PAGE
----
'Moone Boy' Is Worth a Binge-Watch
You wouldn't be blamed for missing the Hulu series Moone Boy. It debuted on the streaming service just a day before Netflix launched everyone's new obsession Orange Is the New Black. But once you've grappled with the ending of that prison drama, take a trip to 1980s and use Moone Boy as a totally adorable palate cleanser.
You wouldn't be blamed for missing the Hulu series Moone Boy. It debuted on the streaming service just a day before Netflix launched everyone's new obsession, Orange Is the New Black. But once you've grappled with the ending of that prison drama, take a trip to 1989 Ireland and use Moone Boy as a totally adorable palate cleanser.
British import Moone Boy stars Chris O'Dowd—your Bridesmaids crush—as Seán Murphy, who is self-described as the "imaginary friend of an idiot boy in the West of Ireland." That idiot boy is Martin Paul Kenny Daglish Moone, the youngest child in the slightly dysfunctional Moone family. Calling a kid an "idiot" is kind of cruel, but this show is never nasty. It has the gentle, not-so-long-ago wisdom of Freaks and Geeks, mixed with Leave It to Beaver and peppered with some of About a Boy's squirmy tween social anxiety. It's a nice show. Sure, Martin may be sort of an idiot, but he's also unfailingly sweet. While his imaginary pal sometimes urges Martin into new and uncertain territory, encouraging him in the final episode to sow his wild oats with the rest of his unruly classmates on the last day of primary school, Seán Murphy mostly just indulges Martin's good nature. Though he's named his imaginary friend, of all the names to pick from, the "most common name in Ireland," Martin can also be, as June Thomas wrote in Slate, "incredibly creative." Seán Murphy isn't anything to worry about, he's just the product of an overactive imagination.
The real-life characters are equally intriguing. There are Martin's three sisters (bitchy Trisha is our favorite), his hapless dad, his feminist mother, his one real-life friend (a the mini-Nick Frost lookalike named Padraic), and his bully protector, a greaser type named Declan. (Yes, Martin gets bullied, but he never seems too fazed by it, choosing to mostly smile it off.)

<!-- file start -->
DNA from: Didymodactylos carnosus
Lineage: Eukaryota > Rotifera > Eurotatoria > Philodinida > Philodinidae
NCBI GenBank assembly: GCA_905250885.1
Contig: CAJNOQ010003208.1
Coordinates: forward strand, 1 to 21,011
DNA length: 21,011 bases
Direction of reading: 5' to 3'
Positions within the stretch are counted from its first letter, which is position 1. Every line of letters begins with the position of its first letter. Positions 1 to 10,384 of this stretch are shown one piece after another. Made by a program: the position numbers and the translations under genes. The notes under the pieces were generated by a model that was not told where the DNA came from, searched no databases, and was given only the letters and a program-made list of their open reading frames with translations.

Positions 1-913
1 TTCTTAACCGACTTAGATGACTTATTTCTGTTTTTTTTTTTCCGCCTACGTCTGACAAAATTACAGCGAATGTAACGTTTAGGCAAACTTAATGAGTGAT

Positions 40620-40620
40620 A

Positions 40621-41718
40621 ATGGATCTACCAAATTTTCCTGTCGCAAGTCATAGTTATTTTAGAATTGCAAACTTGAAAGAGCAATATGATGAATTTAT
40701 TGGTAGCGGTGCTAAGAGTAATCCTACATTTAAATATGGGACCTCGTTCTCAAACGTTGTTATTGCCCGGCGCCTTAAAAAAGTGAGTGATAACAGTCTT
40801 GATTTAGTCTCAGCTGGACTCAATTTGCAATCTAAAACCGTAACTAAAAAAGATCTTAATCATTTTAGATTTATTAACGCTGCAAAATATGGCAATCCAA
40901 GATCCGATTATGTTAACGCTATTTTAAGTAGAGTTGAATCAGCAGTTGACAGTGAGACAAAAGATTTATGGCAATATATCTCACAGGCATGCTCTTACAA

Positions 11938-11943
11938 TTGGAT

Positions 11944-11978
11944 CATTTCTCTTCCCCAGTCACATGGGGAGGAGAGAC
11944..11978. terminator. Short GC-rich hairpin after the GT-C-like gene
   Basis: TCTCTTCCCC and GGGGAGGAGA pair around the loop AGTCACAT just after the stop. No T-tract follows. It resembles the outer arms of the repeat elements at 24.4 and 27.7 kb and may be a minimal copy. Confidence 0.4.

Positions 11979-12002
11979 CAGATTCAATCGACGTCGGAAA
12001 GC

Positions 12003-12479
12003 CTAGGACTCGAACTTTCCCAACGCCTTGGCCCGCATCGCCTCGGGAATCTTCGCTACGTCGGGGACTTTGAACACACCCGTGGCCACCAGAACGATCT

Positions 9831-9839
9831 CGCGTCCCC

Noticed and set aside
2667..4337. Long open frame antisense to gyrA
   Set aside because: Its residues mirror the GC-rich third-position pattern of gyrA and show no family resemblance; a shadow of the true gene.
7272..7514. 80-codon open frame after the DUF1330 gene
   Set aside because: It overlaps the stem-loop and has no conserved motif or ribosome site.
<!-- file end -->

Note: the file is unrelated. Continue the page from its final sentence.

The whole of Moone Boy (which O'Dowd, who also serves as a writer, says is partly autobiographical), is a wonderful little cultural study of time and place.The second installment finds Martin's mother campaigning for the first female president of Ireland, Mary Robinson. In the following episode, Martin's personal struggle to tear down the wall that keeps him from using a shortcut to school (and having time to wipe off the makeup his sister has applied to his face while he was sleeping) is paralleled by the faraway destruction of the Berlin Wall. And because this show is very Irish, with the church looming large in everyday life, the fifth—and in our opinion funniest—episode finds Martin entranced by the local altar boys, wanting to join up, only to find that they are corrupt.
Its themes and tone are certainly winning, but Moone Boy would not succeed without David Rawle, the young actor (with no other credits) who plays Martin. Rawle's Martin is like a slightly more modern, Irish Beaver Cleaver: he wreaks minor havoc here and there, but only with the best of intentions. Rawle also manages to play an after-school-special-y moment—puberty gives Martin some weird feelings brought on by female tennis players—without a hint of self-consciousness.
The landscape of summer scripted television has been pretty grim this year. As funny as Orange Is the New Black was, it still takes place in a prison. Ray Donovan trades on the violent anti-hero cable model. People are dying under that damn dome. Amidst all that grit, drear, and menace, you may be in need of a simple smile. Moone Boy will give you that in six utterly charming episodes. Watch it and find yourself humming, "where's me jumper?"